By using clean, renewable energy we can help restore the earth and bring balance to God’s creation. Clean energy sources offer a reliable energy supply and secure long-term jobs, fuelling prosperity for our neighbours near and far.
Since Ash Wednesday 2016 over 600 churches, including five cathedrals, have registered with the Big Switch. In addition the 845 Salvation Army premises have switched to a green tariff, the Quakers are aiming for 200 Meeting Houses to have made the switch, and CAFOD is working to build on the 50% of Roman Catholic Dioceses who use green energy already. The URC youth federation is intending to encourage all its churches over the next few months.
Now we have another opportunity to express interest between 4th and 15th July, when individuals and churches can sign up their interest in making a change in their energy supplier to a totally renewable source.
Switching is easy – I signed up and switched my supplier in March. It is only a matter of following an online form. Anyone who knows me and my competence with a computer will say: ‘If John can manage it anyone can!’
I am doing my bit to save the planet and I am also saving money.
Christian Aid and Tearfund have been working closely with the church procurement service 2BUY2 in the careful selection of suppliers. This will ensure that the offers from renewable energy suppliers meet stringent criteria, including a tariff that is of 100% renewable energy, from companies who source at least 80% of their electricity from green energy.
The Big Church Switch is already proving to be the cheapest way to buy green electricity in the UK.
By acting together as the church community we will send a clear and powerful message to governments and businesses that Christians are prepared to lead the way and that switching to renewables is crucial if we are to live in and enjoy God’s world together.
Collectively as the church we have huge buying power and can secure some market-beating renewable tariffs. Whether you want to switch your home or inspire your church to switch, the Big Church Switch website (accessible here via Tearfund or here via Christian Aid) will guide you through the process so that you and/or your church can switch in a simple and affordable way to a tariff that restores, rather than damages, creation.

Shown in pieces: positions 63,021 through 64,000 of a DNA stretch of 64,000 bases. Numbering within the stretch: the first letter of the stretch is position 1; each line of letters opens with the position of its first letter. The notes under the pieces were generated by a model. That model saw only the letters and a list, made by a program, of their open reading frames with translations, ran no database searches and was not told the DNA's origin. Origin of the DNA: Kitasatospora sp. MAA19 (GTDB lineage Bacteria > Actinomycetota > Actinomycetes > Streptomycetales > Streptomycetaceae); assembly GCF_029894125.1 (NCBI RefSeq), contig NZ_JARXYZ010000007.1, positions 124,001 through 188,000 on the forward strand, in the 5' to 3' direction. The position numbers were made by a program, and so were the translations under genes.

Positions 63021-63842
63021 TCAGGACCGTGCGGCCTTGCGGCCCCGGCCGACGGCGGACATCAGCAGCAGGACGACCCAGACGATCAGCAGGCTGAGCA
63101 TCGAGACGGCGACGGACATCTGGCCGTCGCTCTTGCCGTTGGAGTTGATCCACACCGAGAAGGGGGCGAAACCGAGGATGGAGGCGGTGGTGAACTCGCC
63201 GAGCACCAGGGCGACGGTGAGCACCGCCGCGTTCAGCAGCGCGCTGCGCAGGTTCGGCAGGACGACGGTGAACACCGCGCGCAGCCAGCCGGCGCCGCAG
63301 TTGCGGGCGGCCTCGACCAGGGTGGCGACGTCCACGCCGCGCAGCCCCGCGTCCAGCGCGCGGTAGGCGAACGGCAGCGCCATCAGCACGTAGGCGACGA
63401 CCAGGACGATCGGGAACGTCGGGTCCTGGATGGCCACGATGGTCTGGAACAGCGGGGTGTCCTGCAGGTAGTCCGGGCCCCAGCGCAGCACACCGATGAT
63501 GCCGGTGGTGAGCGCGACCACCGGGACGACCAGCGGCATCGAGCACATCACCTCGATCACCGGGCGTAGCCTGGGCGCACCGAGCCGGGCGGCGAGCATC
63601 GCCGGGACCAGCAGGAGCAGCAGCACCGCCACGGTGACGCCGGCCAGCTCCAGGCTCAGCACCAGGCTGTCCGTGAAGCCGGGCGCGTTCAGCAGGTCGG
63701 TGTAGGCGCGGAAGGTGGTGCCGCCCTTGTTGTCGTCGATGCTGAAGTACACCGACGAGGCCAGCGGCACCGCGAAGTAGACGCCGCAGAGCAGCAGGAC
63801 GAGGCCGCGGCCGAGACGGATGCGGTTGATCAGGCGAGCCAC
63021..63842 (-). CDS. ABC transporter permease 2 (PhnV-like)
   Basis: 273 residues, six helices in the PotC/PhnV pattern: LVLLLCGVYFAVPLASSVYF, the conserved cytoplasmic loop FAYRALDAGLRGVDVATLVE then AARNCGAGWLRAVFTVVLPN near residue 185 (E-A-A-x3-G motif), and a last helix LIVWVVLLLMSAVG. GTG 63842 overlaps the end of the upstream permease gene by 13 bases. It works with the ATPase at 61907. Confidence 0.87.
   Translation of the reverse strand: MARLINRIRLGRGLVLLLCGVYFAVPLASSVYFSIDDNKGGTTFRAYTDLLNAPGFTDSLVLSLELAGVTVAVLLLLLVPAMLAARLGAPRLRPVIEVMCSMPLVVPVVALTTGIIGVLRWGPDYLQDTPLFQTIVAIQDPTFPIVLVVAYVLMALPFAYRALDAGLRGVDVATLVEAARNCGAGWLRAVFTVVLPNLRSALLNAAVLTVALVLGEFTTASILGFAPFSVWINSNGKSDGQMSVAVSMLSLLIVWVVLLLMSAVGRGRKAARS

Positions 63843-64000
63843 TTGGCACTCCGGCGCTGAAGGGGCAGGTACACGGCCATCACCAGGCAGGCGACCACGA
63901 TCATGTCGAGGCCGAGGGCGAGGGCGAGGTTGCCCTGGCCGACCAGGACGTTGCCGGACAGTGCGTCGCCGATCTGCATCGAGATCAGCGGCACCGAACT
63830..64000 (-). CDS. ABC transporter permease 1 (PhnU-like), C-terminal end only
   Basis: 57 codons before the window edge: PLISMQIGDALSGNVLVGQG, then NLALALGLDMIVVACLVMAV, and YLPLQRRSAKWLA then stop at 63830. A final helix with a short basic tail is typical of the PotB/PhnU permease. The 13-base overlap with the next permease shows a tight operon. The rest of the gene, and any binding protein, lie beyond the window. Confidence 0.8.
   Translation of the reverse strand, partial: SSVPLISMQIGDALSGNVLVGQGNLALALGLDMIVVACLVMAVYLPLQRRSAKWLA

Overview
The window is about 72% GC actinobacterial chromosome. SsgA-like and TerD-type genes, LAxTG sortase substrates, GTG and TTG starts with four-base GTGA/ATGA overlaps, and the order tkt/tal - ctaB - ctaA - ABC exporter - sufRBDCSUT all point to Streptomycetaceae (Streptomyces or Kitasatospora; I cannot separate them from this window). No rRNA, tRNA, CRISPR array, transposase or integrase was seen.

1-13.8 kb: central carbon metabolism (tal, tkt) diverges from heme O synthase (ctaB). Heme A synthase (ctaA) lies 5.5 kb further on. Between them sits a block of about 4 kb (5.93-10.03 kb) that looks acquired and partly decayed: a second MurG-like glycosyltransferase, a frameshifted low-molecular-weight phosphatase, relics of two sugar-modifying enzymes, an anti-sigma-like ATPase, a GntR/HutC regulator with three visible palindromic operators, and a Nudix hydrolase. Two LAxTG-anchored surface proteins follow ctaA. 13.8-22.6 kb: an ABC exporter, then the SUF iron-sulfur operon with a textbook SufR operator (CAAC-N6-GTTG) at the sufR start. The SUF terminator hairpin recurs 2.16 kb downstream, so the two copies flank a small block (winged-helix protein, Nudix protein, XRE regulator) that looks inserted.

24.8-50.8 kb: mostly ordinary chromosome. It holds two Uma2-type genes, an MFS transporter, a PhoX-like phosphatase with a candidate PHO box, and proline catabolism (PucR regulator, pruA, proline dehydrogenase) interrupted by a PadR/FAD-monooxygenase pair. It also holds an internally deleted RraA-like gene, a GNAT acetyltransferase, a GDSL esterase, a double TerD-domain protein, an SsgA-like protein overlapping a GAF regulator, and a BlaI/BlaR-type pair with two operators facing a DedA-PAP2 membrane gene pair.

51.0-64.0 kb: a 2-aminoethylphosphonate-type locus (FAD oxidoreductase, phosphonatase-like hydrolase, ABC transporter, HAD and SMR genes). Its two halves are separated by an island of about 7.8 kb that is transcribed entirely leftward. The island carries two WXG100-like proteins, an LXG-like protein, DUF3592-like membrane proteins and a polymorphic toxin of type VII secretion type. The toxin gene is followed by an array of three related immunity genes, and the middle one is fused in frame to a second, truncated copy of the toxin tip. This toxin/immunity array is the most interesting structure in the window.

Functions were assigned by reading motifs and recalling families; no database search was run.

Christian Aid and Tearfund are aiming for 2000 church registrations by 1st September 2016.
They will send out the certificates in September for churches who have switched, and are encouraging churches to receive their award publicly and use press releases to draw attention to their decision. They will make a template press release available.
Ben Niblett, Senior campaigner at Tearfund says: ‘The UK church has a vital role in overcoming poverty and inequality in a way which doesn’t cost the earth and lasts for generations to come. Switching is a great way for Christians to love our neighbours and show the government we want more action on climate change, like investment in clean, renewable energy.’
Ruth Valerio of A Rocha writes: ‘Please do this! Changing to a green energy supplier might seem a big step for a church, but it is a hugely significant action. It is a practical way to care for God’s earth and it sends a big political signal too. Do what you need to do, talk to whoever you need to talk to, and make the switch.’
The Big Church switch will hopefully become part of the Eco Church award scheme.
I wholeheartedly agree with Ruth and I encourage all Baptist churches and individuals to register and/or make this switch in July. We can then join together in Pope Francis’ call to a day of prayer for creation on September 1st. Following this day of prayer comes Creation Time, 1st September to 4th October, and worship and study material is being produced for use by the churches, which will be found on the CTBI and Church of Scotland websites.
Let this be part of our commitment to following Christ in the coming months.
‘For the creation waits in eager expectation for the children of God to be revealed’ (Romans 8:19). Creation longs for us to live in a Christ-centred way.
John Weaver was born and brought up in Cardiff. After taking degrees in Geology at Swansea, he taught at the University of Derby. John trained for Baptist ministry in Oxford and was then pastor of Highfield Baptist Church from 1981-1991. From 1992-2001 he taught theology at Regent’s Park College, Oxford, and from 2001-2012 served as Principal of South Wales Baptist College. He is a former President of the Baptist Union, and is the Chair of JRI. His main areas of research are: relating faith to life and work; theological reflection; adult education; and the dialogue between science and faith.